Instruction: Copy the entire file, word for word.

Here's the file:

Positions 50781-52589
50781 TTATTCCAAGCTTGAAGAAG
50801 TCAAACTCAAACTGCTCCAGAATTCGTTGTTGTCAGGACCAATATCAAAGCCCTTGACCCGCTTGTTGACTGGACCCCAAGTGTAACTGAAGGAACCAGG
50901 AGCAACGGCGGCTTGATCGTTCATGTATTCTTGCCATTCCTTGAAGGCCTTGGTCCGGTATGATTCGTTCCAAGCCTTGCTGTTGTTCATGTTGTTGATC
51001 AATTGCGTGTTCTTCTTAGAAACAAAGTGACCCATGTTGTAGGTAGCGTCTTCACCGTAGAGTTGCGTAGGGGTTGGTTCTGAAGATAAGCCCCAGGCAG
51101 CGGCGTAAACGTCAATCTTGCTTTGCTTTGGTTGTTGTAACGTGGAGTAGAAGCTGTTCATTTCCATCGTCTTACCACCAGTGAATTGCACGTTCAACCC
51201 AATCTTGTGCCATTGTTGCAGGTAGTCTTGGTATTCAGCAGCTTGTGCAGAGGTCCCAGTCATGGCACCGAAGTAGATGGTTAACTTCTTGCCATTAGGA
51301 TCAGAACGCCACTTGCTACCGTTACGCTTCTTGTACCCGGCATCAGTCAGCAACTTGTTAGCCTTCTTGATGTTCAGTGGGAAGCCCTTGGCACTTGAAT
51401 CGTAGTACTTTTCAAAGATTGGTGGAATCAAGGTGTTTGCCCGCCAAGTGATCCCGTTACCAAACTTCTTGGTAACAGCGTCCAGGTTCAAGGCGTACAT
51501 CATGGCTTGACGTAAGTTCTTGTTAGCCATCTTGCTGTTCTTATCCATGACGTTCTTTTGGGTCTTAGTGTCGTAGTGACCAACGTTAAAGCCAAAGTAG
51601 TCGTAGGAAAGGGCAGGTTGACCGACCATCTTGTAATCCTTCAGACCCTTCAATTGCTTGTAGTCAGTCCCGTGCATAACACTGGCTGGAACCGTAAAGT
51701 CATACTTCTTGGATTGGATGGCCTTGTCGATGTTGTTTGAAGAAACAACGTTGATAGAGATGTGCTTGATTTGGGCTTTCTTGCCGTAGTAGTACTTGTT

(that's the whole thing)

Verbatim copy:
Positions 50781-52589
50781 TTATTCCAAGCTTGAAGAAG
50801 TCAAACTCAAACTGCTCCAGAATTCGTTGTTGTCAGGACCAATATCAAAGCCCTTGACCCGCTTGTTGACTGGACCCCAAGTGTAACTGAAGGAACCAGG
50901 AGCAACGGCGGCTTGATCGTTCATGTATTCTTGCCATTCCTTGAAGGCCTTGGTCCGGTATGATTCGTTCCAAGCCTTGCTGTTGTTCATGTTGTTGATC
51001 AATTGCGTGTTCTTCTTAGAAACAAAGTGACCCATGTTGTAGGTAGCGTCTTCACCGTAGAGTTGCGTAGGGGTTGGTTCTGAAGATAAGCCCCAGGCAG
51101 CGGCGTAAACGTCAATCTTGCTTTGCTTTGGTTGTTGTAACGTGGAGTAGAAGCTGTTCATTTCCATCGTCTTACCACCAGTGAATTGCACGTTCAACCC
51201 AATCTTGTGCCATTGTTGCAGGTAGTCTTGGTATTCAGCAGCTTGTGCAGAGGTCCCAGTCATGGCACCGAAGTAGATGGTTAACTTCTTGCCATTAGGA
51301 TCAGAACGCCACTTGCTACCGTTACGCTTCTTGTACCCGGCATCAGTCAGCAACTTGTTAGCCTTCTTGATGTTCAGTGGGAAGCCCTTGGCACTTGAAT
51401 CGTAGTACTTTTCAAAGATTGGTGGAATCAAGGTGTTTGCCCGCCAAGTGATCCCGTTACCAAACTTCTTGGTAACAGCGTCCAGGTTCAAGGCGTACAT
51501 CATGGCTTGACGTAAGTTCTTGTTAGCCATCTTGCTGTTCTTATCCATGACGTTCTTTTGGGTCTTAGTGTCGTAGTGACCAACGTTAAAGCCAAAGTAG
51601 TCGTAGGAAAGGGCAGGTTGACCGACCATCTTGTAATCCTTCAGACCCTTCAATTGCTTGTAGTCAGTCCCGTGCATAACACTGGCTGGAACCGTAAAGT
51701 CATACTTCTTGGATTGGATGGCCTTGTCGATGTTGTTTGAAGAAACAACGTTGATAGAGATGTGCTTGATTTGGGCTTTCTTGCCGTAGTAGTACTTGTT